IMMUNE SYSTEM VIDEOS (brief and easy to understand) 

Learn what we know and don’t know about the immune system and Sjogren’s.


Kidney (Renal)

One out of ten Sjogren’s patients has clinically overt (obvious) kidney disease. Up to half (50%) have abnormal kidney function when all patients are screened, including those without obvious symptoms (154, 241). 

Tubulointerstitial nephritis (
TIN) is the most common type of kidney disease diagnosed in Sjogren’s. It is detectable in 10-40% of Sjogren’s patients. There are often no symptoms early on, but TIN may present with renal tubular acidosis (RTA) manifestations (usually “distal RTA”, or dRTA).


Distal Renal Tubular Acidosis (dRTA)

dRTA can cause:

  • electrolyte abnormalities,

  • kidney stones,

  • osteomalacia / bone pain / pathological fractures,

  • low potassium may cause profound muscle weakness or even paralysis, 

  • nephrogenic diabetes insipidus, a condition that causes frequent urination, dehydration, and lightheadedness.

Every Sjogren’s patient should be routinely screened for kidney disease.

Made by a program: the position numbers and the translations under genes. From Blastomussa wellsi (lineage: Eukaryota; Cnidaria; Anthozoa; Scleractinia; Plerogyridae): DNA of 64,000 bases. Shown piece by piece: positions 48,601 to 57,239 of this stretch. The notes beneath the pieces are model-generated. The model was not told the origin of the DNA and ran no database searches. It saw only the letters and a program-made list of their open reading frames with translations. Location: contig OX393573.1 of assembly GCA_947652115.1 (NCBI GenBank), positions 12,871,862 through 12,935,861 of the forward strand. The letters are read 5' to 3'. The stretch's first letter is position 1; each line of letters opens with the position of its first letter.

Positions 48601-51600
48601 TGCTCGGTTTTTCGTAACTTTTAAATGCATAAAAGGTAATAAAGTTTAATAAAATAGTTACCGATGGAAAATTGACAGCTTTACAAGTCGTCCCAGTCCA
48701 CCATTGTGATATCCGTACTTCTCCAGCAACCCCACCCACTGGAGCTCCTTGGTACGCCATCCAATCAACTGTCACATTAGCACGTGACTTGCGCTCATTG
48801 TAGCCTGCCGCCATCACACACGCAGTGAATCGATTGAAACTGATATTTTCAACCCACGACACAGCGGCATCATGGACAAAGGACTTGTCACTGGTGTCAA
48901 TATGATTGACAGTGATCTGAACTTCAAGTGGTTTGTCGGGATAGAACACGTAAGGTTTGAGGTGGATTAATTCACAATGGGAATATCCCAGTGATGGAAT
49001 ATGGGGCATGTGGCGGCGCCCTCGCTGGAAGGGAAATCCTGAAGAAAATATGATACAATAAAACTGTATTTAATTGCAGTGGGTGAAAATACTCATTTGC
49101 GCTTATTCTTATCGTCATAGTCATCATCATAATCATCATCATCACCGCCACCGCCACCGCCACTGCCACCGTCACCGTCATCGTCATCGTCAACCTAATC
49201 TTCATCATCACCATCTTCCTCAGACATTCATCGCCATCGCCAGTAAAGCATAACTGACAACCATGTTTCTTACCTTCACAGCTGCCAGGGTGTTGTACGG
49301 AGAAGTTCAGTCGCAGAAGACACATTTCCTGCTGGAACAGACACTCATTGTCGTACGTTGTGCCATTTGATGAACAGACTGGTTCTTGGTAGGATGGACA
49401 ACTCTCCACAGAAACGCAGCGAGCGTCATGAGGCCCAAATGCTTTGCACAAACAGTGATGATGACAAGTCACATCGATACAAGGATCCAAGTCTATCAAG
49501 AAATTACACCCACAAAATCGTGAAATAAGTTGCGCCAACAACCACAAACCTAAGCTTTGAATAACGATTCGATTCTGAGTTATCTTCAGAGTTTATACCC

Renal involvement is underestimated by research studies because the ESSDAI, a tool used to measure systemic disease activity, “does not include TIN in its subclinical form (when there are only changes in urinary concentration or isolated electrolyte abnormalities). Although less severe, these findings also indicate an active disease with evolutionary potential”. (241 

Please note: There are no established screening guidelines for Sjogren's kidney disease yet. However, I plan to research expert recommendations and will share them in a future post. 


Impacts 2-4% of people with Sjogren’s and requires urgent medical attention (42, 79).  There is an association with cryoglobulinemia (241)

Lung (Pulmonary)

Over half of people with Sjogren’s (50-70%) have one or more types of lung disease, including interstitial lung disease pulmonary hypertension, bronchiolitis, bronchiectasis, lymphoma, and others. See WHAT YOU SHOULD KNOW ABOUT SJOGREN'S LUNG DISEASE for links to lung disease resources, including Clinical Practice Guidelines and self-advocacy tips.


Pulmonary hypertension, usually in the form of pulmonary arterial hypertension (PAH) in Sjogren’s, is one of the most severe types of lung disease. PH/ PAH can be life-threatening. Until recently, this was considered extremely rare.